India has announced that it is pulling out of the Regional Comprehensive Economic Partnership (RCEP) negotiations. Prime Minister Narendra Modi expressed his clear discontent earlier this month at a summit in Bangkok, claiming that the negotiations did not reflect the RCEP guiding principles. More specifically, Vijay Thakur Singh, secretary (East) of India’s Ministry of External Affairs, pointed to flaws in safeguards.
RCEP negotiations have been postponed a number of times before, despite repeated declarations that a settlement would be reached within the year. One significant obstacle has been India’s firm resistance to the liberalization of trade in goods. RCEP negotiations without India may now be concluded next year, but a deal without India would have significant implications for the future regional order.
RCEP negotiations were expected to work as a framework for a free and open economic system alongside the Comprehensive and Progressive Agreement for Trans-Pacific Partnership (the so-called TPP11), which has already been agreed. Following the US withdrawal from TPP negotiations in 2017, many eyes turned to RCEP. Both China and India, which represent emerging economies supporting a free and open economic system, were expected to be effective in countering the Trump Administration’s America First policy and the protectionist trends that also have gathered momentum in other parts of the world.
To India, which has a $105 billion trade deficit with the other countries participating in RCEP negotiations, including a $54 billion trade deficit with China, it appeared that a RCEP that further promoted free trade with these countries would represent a blow to its economy. A deal could have impeded India’s efforts to promote its manufacturing industry, a key plank in Modi’s policy agenda. Now that New Delhi has pulled out negotiations, which have been ongoing since 2013, on the grounds of national interest, it can be argued that it has hoisted the banner of India First. Moreover, an emerging economy like India rejecting RCEP could influence the position other countries take on the negotiations. More broadly, it could derail efforts to maintain a free and open economic system.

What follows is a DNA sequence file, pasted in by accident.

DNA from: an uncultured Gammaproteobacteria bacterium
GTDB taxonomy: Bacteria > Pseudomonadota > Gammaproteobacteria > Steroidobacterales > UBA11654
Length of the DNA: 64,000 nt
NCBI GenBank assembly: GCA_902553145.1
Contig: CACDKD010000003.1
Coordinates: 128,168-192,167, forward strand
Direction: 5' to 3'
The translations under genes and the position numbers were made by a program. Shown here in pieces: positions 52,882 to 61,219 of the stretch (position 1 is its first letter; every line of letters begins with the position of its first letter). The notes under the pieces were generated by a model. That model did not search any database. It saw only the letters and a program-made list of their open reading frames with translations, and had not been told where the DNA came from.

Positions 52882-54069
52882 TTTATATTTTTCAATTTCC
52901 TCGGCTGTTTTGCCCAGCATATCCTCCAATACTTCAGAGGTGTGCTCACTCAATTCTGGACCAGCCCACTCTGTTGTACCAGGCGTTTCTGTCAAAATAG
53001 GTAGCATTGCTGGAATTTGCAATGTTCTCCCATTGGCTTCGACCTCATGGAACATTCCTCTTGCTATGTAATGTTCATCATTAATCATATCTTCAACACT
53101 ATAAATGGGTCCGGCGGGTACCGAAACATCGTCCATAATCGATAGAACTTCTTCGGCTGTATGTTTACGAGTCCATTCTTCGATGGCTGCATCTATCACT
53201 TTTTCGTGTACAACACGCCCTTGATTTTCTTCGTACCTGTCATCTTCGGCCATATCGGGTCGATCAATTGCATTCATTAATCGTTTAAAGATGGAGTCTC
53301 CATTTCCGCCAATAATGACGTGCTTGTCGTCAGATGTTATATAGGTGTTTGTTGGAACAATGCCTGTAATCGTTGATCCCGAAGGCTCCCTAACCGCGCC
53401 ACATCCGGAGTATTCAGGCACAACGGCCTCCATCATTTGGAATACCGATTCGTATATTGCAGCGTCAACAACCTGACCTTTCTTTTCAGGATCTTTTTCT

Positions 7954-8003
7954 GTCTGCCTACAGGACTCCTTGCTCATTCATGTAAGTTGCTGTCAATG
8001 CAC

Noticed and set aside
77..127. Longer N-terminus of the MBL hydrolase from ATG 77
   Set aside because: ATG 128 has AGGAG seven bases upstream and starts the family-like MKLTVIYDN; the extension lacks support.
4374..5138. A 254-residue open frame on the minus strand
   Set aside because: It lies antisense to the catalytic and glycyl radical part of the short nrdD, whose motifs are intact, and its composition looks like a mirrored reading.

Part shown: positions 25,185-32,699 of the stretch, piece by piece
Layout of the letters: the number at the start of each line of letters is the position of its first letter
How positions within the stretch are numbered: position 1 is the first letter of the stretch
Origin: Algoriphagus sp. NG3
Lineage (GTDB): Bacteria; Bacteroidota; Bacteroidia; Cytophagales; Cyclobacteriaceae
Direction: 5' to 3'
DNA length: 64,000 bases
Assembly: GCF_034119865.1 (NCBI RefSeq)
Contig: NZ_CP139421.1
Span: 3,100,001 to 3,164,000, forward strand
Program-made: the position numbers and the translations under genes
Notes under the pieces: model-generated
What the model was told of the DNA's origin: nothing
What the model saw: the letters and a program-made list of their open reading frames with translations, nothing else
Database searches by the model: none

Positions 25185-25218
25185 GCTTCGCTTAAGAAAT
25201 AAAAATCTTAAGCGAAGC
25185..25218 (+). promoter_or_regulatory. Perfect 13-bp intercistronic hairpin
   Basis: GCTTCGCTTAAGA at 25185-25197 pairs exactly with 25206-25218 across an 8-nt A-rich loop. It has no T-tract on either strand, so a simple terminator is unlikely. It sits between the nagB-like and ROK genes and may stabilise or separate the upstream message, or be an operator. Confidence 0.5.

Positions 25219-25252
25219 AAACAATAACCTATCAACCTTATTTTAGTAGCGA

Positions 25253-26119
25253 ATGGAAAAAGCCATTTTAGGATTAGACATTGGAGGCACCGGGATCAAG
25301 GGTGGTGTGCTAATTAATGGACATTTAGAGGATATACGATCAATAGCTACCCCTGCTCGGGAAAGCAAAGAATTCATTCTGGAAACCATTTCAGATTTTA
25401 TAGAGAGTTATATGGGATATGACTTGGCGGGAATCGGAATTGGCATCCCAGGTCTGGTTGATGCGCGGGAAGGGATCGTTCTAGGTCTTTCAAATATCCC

In addition, the decision could mean that Asian regionalism, a trend hitherto driven mainly by the elite, is changing, at least in the economic sphere. Historically, the general public in Asia has shown little interest in agreements on regional cooperation and integration. But some countries saw opposition emerge during TPP negotiations, suggesting that the situation could be changing. Farmers and dairy farmers staged fierce protests across India during the RCEP Summit in Bangkok. Criticism RCEP grew among the general public, and the Indian National Congress, the largest opposition party, condemned the talks. Modi cannot afford to ignore this domestic criticism. Some had predicted that the Modi administration would display more enthusiasm about the RCEP negotiations after this year’s general elections. Ultimately, though, the government felt it could not ignore the widespread domestic opposition. Modi cannot ignore the will of the people and expect to hold onto power in a pluralistic and unstable democratic system.
This in turn represents a major new obstacle to initiatives like RCEP designed to boost cooperation among Asian countries. No longer can talks move forward only based on the calculations of the internationalist economic elite, who consider agreements necessary to connect domestic economies with the global economy.
In geopolitical terms, India’s withdrawal was a blow to Japan. For Japan, RCEP is an important step towards a free and open economic system, one that would pressure the United States to return to a trade framework, with an Indian presence checking Chinese influence. While Tokyo desperately sought to keep New Delhi from withdrawing, Beijing has been more than open to continuing negotiations among the 15 countries. To Japan, which is pursuing the Free and Open Indo-Pacific (FOIP) Strategy, India’s withdrawal from RCEP has revealed that India is not going to be an easy partner to work with. With Chinese influence growing in recent years, identifying ways to secure a stable international and economic order that works to the benefit of the entire region is becoming an increasingly difficult challenge for all countries, including Japan.
Mie Oba is a professor at the Tokyo University of Science.